Measles Deaths, by the Numbers

The World Health Organization has published some sobering statistics on measles around the world today. According to WHO,over 140,000 deaths were reported worldwide in 2018. That’s about one death every minute. And that’s last year. This year, 2019, has been a record year for measles outbreaks, so the numbers may very well eclipse 2018’s.

For example, look at Samoa, an island nation in the South Pacific. They are facing a measles epidemic there that has now claimed over 60 lives, with most of the deaths being children.

In the Democratic Republic of Congo, where an Ebola epidemic has attracted a lot of attention, measles has killed more people than Ebola, with the latest number of deaths there surpassing 5,000. In the latest update, Ebola had killed around 2,200 people there.

And yet, there doesn’t seem to be much of a sense of urgency among the wealthy and powerful nations to do something decisive about measles. A worldwide campaign to immunize everyone who can get the vaccine, like it was done for smallpox over 40 years ago, could mean the eradication of measles. Measles does not have an animal host other than humans. The vaccine against measles is highly effective, with very few — and mild — side-effects. All that is standing in the way of this is public sentiment and political will.

Look also at the two crashes of Boeing 737-MAX planes in late 2018 and early 2019. In those two crashes, less than 400 people died, but the reaction was worldwide and very severe. All 737-MAX planes were grounded, with many of them sitting in storage now as a fix is still months away. People refused to get into those types of planes out of fear that they would crash. However, the 346 deaths constituted a tiny proportion of the billions of people who fly every year.

On September 11, 2001, four airplanes were hijacked and used as flying weapons of mass destruction against the Twin Towers in New York City, the Pentagon in Virginia, and a fourth plane crashing in a field in Pennsylvania. By the end of that day, 2,977 innocent victims had perished. From that day on, billions of dollars were invested in security systems for airplanes and at airports, billions more on the military response. According to the Watson Institute on International and Public Affairs at Brown University, between 770,000 and 800,000 people have died in the ensuing military conflicts in Afghanistan and Iraq, including about 26,000 troops from allied forces.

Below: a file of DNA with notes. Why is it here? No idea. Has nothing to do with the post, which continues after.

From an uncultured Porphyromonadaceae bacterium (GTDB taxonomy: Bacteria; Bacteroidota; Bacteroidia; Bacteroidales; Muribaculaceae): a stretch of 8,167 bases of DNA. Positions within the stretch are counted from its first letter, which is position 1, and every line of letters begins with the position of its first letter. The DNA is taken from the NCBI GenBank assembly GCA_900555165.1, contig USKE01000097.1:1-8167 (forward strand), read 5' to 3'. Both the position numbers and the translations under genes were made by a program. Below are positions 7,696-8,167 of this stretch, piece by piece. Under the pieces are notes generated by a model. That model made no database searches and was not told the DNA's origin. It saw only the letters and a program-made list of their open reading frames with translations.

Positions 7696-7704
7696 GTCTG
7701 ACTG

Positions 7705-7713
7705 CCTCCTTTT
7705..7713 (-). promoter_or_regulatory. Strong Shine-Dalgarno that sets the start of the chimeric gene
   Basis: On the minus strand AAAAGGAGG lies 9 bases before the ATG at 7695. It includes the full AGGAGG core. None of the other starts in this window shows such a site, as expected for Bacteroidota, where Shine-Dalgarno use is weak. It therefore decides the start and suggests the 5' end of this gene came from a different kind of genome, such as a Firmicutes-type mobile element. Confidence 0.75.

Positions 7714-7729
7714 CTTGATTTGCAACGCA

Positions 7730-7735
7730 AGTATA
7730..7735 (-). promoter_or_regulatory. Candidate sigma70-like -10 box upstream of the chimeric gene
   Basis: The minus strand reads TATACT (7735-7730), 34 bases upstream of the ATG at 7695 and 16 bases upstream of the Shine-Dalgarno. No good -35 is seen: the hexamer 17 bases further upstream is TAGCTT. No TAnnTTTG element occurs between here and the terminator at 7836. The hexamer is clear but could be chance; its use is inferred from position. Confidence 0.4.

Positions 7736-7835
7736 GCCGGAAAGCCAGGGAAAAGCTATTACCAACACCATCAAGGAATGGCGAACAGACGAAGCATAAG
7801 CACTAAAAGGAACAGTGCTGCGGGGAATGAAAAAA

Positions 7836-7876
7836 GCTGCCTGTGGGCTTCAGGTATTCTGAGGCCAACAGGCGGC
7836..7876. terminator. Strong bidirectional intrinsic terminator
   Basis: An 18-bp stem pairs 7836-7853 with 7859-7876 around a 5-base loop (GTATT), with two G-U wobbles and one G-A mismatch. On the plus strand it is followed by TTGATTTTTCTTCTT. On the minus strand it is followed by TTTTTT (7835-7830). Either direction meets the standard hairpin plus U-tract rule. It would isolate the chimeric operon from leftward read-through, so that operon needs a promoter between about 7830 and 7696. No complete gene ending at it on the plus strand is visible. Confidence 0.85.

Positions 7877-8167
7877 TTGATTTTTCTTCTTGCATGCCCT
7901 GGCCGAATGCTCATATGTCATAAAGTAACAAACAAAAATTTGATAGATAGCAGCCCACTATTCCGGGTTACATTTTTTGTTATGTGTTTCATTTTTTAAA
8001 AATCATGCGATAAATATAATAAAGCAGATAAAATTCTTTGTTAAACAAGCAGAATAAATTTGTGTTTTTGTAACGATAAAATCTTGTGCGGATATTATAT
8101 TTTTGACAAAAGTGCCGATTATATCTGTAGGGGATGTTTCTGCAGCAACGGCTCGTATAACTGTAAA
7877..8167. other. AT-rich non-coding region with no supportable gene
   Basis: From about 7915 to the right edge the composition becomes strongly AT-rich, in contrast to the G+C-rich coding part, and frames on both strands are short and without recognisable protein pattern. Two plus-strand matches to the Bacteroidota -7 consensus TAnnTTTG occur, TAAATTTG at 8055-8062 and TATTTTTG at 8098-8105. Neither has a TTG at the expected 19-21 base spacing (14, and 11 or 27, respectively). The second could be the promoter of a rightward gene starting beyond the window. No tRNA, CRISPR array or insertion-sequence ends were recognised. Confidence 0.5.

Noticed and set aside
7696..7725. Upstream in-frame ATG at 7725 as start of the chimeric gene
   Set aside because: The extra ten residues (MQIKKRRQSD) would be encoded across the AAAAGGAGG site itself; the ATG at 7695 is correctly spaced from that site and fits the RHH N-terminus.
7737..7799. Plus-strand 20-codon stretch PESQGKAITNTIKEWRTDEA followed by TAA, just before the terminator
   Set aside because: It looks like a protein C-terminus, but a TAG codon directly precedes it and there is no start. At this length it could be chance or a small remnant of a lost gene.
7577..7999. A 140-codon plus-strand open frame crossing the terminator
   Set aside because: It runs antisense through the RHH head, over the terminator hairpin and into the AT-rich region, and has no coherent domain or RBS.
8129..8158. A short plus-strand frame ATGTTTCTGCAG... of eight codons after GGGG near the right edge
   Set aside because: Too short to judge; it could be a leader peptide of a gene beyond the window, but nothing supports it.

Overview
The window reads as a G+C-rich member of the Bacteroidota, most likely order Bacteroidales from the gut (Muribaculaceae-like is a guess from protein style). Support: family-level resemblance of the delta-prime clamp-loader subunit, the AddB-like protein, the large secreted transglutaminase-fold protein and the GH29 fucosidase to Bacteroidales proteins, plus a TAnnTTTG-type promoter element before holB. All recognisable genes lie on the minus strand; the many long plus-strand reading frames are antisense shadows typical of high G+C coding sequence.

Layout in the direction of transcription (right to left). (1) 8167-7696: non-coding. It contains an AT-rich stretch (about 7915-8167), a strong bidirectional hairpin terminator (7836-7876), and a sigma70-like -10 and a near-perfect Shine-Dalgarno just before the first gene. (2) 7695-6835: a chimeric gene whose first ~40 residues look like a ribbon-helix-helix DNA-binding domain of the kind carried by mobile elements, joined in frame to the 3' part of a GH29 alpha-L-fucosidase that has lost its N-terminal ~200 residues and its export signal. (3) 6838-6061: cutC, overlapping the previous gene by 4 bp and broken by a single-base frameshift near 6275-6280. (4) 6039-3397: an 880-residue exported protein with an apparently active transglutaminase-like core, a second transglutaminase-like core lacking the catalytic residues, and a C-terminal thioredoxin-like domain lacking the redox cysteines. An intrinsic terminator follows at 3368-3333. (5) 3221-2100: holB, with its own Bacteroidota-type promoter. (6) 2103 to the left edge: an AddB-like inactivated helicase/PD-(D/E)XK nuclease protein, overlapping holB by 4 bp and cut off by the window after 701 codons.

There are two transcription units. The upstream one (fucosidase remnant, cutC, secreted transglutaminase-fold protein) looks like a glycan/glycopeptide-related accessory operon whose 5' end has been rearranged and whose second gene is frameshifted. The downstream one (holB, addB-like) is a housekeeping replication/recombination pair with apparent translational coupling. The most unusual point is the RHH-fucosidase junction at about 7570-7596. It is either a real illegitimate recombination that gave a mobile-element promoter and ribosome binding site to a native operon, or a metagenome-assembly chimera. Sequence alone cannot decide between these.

Yet here we have a situation where 140,000 people — most of them children — have perished from a disease that is nearly 100% preventable through vaccination; from a virus that can be eradicated in less than a generation if this hyper-connected world got its act together and spent just a fraction of the resources it has spent on war in the same time period. This is really a testament to human nature and what does and does not scare us. Billions of us fly in airplanes, so of course we’re going to be scared from seeing that a certain type of airplane is faulty. Also, all of the nearly 3,000 people killed in the terrorist attacks on September 11, 2001, were innocent bystanders, people who went to work that day with no intention of dying. That, and the whole situation from beginning to end was televised in real time to a worldwide audience. That’s scary. That’s a boogieman that deserves a full mobilization to bring under control.

What about measles? Anti-vaccine celebrities with millions of social media followers tell us that measles is a benign disease that “we all survived” in our childhood. They call it things like “a rite of passage,” or a “natural disease.” They do so as entire governments are suspended so that civil servants can aid in the response as dozens of children die. They write letters to Prime Ministers blaming the MMR vaccine for the epidemic when all the evidence points to wild type measles, and they blame the wrong brand of MMR vaccine because they’re that uninformed.

Only history will tell if we chased the wrong boogieman, but odds are that we did.

Author: René F. Najera, DrPH

I am the editor of the History of Vaccines site, an online project by the College of Physicians of Philadelphia. All opinions expressed on these blog posts are not necessarily those of the College or any of my employers. Check out my professional profile on LinkedIn: Feel free to follow me on Twitter: @EpiRen